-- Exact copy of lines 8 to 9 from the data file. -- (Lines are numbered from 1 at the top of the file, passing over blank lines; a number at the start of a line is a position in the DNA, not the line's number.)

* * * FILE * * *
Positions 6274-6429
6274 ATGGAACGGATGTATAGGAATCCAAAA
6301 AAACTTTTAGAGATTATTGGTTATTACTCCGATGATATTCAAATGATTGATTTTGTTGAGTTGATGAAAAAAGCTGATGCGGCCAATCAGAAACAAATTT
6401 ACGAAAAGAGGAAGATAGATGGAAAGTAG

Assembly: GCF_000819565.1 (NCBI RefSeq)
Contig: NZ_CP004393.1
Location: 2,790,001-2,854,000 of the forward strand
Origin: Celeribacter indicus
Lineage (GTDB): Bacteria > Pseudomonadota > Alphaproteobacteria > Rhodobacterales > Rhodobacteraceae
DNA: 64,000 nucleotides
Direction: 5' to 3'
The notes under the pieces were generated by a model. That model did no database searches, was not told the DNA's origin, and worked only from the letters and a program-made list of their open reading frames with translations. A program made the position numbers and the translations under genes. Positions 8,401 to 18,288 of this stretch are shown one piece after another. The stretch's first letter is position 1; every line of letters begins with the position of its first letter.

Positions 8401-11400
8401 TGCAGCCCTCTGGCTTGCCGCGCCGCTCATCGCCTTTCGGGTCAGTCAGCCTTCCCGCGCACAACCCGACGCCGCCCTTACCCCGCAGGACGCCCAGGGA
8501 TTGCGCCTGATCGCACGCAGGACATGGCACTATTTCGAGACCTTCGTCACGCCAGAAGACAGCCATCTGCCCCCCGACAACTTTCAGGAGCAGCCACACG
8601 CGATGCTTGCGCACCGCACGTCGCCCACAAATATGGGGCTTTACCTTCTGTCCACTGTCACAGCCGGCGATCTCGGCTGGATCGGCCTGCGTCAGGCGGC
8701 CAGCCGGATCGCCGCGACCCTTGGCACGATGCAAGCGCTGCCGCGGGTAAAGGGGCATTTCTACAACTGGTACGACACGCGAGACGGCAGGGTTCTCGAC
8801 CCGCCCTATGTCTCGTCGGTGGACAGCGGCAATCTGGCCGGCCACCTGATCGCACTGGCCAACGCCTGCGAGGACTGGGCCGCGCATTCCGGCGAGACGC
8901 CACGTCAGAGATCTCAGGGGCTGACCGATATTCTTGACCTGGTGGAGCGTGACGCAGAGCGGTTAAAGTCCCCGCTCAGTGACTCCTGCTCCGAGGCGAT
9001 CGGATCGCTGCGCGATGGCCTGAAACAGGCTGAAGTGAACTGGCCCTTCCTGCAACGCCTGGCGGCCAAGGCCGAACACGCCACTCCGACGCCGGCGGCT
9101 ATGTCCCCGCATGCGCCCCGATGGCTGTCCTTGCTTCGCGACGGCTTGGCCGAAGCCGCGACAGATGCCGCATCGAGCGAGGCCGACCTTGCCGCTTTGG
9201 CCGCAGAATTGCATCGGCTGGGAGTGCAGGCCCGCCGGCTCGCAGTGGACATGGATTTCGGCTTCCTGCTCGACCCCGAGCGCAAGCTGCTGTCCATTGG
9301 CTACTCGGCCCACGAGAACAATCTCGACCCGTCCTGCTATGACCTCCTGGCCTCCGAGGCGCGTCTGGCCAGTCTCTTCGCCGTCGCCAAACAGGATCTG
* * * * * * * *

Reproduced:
Origin: Celeribacter indicus
Lineage (GTDB): Bacteria > Pseudomonadota > Alphaproteobacteria > Rhodobacterales > Rhodobacteraceae